NEW YORK— Shares of United Therapeutics jumped Friday after the company said a court ruled in its favor in a patent dispute over its blood pressure drug Remodulin. United Therapeutics said a judge for the U.S. District Court for the District of New Jersey ruled that drugmaker Sandoz can't market a generic version of Remodulin until October 2017.» Read More
German pharmaceutical and chemical company Merck KGaA said Wednesday that its third-quarter profit fell 75 percent because of costs related to its purchase of Swiss biotech firm Serono.
Does Big Pharma need a modern day match-maker? With so many weak pipelines, the Fast Money traders think some could use a mate!
It isn't moving the stock, but Dendreon this morning announced that it has signed up all of the patients for the big clinical trial that could lead to its prostate cancer drug, Provenge, winning Food and Drug Administration approval. The completion of enrollment was not unexpected, so that's why people aren't trading on the news.
A Boston jury Tuesday found that the patents on Amgen's top-selling anemia drugs are valid, blocking Roche from launching a rival medicine in the United States and sending Amgen shares up more than 2 percent.
Biotech giant Biogen Idec posted some disappointing third-quarter results, falling short of Wall Street expectations across the board. Does it matter, since the company has announced it's up for sale? Biotech analyst Christopher Raymond of Robert W. Baird thinks it does.
SGP took a beating after it missed its earnings, but investors shouldn't lose hope. Cramer talks to CEO Fred Hassan to find out what's on the horizon.Investing can be confusing. Luckily, Cramer has mapped out some road rules for all you Home Gamers trying to navigate the jungle that is Wall Street. Think of it as "Mad Money 101" –- some fundamental advice to keep in mind as you play the market. Whether you're a first time investor or a seasoned financier, it's always good to remember the basics.
Biotechnology company Biogen Idec, which put itself up for sale earlier this month, reported third-quarter earnings and revenue Tuesday that fell short of analysts' expectations.
What can I say? I love alliteration. But investors in the drugmaker are probably in no mood for a cute, clever turn of phrase. SGP is absolutely getting hammered this morning after coming in with third quarter earnings below expectations.
To a five-star fund manager, it's not how big the stars are, but how brightly they're shining. In the pharmaceutical field, Kris Jenner of T. Rowe Price finds brightness at both ends of the size spectrum.
Will Friday’s sell-off have a dramtaic impact on Monday's trading and the earnings flood that lies ahead?
Schering-Plough on Monday reported third-quarter profit and sales that fell short of Wall Street's target, sending shares down more than 10 percent amid concerns about its flagship cholesterol drugs
Merck reported a better-than-expected profit, helped by sales of its vaccines and cholesterol drugs, and raised its 2007 profit forecast in view of strong current trends.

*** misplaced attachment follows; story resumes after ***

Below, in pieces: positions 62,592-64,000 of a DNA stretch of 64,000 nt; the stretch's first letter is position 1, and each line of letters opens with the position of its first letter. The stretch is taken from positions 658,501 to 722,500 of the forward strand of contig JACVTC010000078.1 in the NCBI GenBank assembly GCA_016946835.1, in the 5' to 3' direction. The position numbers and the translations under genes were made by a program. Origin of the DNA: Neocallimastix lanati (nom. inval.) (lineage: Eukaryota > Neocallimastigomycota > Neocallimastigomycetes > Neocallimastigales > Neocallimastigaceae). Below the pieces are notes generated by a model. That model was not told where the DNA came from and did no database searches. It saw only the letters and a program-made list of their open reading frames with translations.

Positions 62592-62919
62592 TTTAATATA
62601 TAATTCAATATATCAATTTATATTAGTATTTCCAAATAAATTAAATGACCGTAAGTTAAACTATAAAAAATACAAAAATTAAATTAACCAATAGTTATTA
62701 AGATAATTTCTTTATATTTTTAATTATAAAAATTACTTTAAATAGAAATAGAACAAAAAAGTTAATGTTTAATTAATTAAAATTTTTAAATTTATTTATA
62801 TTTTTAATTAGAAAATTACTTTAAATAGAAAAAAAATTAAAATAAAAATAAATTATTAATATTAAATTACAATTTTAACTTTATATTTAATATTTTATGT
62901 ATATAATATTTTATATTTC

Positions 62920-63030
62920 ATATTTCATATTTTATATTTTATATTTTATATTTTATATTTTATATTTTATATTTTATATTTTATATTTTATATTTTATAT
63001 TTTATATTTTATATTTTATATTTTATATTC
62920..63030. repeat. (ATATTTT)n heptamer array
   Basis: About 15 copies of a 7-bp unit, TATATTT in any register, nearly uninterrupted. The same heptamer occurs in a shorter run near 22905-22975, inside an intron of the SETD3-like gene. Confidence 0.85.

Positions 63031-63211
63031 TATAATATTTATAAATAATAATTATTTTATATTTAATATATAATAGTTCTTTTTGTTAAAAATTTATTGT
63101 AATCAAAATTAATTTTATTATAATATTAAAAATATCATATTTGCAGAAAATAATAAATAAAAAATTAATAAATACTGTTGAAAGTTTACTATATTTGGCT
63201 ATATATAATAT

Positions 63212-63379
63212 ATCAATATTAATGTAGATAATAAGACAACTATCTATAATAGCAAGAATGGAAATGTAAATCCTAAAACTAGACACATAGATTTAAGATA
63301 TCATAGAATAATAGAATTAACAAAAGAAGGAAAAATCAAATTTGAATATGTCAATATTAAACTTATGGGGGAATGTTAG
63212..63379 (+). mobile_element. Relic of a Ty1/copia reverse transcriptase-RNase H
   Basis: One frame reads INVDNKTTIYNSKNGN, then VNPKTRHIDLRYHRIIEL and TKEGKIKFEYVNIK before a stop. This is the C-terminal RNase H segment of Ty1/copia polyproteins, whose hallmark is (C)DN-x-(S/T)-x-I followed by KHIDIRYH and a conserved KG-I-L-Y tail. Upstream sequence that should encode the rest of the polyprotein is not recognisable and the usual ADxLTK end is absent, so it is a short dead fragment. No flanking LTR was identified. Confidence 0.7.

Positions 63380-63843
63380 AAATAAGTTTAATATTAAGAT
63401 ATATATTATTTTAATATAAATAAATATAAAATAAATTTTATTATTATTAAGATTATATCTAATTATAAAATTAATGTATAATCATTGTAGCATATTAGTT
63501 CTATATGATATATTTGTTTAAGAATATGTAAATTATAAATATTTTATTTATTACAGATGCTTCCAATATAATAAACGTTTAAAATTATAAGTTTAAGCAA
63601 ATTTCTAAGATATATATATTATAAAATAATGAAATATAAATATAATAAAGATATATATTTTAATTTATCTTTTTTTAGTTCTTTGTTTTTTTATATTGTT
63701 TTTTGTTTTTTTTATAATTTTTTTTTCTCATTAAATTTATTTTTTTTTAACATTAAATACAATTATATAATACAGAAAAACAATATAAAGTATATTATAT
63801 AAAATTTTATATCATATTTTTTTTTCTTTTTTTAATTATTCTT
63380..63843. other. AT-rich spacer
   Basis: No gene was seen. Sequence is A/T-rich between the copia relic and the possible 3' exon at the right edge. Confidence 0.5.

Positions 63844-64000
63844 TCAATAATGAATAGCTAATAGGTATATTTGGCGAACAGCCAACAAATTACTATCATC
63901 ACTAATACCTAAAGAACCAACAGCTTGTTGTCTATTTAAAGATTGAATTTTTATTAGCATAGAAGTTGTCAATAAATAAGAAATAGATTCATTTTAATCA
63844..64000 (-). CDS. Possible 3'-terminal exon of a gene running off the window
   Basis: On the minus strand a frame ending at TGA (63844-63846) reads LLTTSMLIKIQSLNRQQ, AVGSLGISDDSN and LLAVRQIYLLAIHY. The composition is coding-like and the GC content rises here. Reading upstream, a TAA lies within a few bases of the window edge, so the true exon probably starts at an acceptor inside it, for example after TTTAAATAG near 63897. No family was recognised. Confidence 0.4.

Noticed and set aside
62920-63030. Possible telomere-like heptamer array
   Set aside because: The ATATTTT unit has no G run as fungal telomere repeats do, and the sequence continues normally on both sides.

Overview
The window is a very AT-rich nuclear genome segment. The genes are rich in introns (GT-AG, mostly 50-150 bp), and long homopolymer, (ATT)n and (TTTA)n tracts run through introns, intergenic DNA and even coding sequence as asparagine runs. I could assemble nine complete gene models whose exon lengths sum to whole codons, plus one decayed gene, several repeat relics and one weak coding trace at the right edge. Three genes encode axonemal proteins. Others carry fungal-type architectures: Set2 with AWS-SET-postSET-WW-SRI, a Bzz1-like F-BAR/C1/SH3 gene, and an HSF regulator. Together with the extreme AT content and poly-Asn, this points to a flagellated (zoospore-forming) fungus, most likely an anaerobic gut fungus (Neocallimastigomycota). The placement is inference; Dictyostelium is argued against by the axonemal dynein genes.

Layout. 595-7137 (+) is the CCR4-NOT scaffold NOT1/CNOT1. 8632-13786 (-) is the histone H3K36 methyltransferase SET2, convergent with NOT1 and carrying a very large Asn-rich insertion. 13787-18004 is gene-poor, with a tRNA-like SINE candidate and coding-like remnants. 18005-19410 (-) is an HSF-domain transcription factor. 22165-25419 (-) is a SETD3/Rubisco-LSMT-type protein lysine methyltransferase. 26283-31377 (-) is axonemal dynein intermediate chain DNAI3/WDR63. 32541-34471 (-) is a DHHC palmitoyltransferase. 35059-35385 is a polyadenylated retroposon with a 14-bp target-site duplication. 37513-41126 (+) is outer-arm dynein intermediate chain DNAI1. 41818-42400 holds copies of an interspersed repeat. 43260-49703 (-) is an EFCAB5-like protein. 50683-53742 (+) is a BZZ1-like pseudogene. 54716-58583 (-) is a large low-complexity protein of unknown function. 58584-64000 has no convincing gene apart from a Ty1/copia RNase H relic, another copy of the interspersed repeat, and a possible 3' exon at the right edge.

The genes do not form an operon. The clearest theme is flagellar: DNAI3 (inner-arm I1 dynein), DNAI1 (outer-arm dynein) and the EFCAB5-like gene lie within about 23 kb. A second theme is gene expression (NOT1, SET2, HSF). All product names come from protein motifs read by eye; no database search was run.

My recent posts on Genentech trying to crack down on doctors using its cheaper cancer drug Avastin instead of the more expensive Lucentis to treat patients with age-related macular degeneration--elicited a lot of emails from readers all over the world.
Gilead Sciences posted a third-quarter profit that topped Wall Street targets on Thursday, on sales of drugs that fight the virus that causes AIDS, compared with a year-ago net loss due to acquisition- related costs.
The Big Pharma earnings season is in full swing with Pfizer (PFE), Eli Lilly (LLY) and Wyeth (WYE) out Thursday and Merck (MRK) and Schering-Plough (SGP) reporting Monday. What’s the trade as the drug companies deal with their ailing pipelines?
European stocks finished in negative territory Thursday, after a sharper-than-expected drop in Bank of America's third-quarter profit caused by the credit crisis dragged financial and banking stocks lower.
Just months after launching what was hailed as a revolutionary new product, Pfizer is taking it off the market. And it has nothing to do with safety. It has everything to do with sales--or the lack, thereof. The world's biggest drug company only recently started direct-to-consumer advertising for Exubera, but it apparently didn't work.
Pfizer said on Thursday that third-quarter earnings fell sharply, hurt by a $2.8 billion charge to end its investment in its poorly selling Exubera inhaled insulin drug. But earnings excluding one-time items beat analysts' expectations.
Eli Lilly said Thursday third-quarter profit rose on higher sales of newer prescription drugs, including its Cymbalta anti-depressant, and the company raised its 2007 forecast.
Swiss drugmaker Novartis's third-quarter net profit missed forecasts, dropping by 12 percent to $1.57 billion, weighed down by the launch of rival generic versions of its drugs and a one-off charge.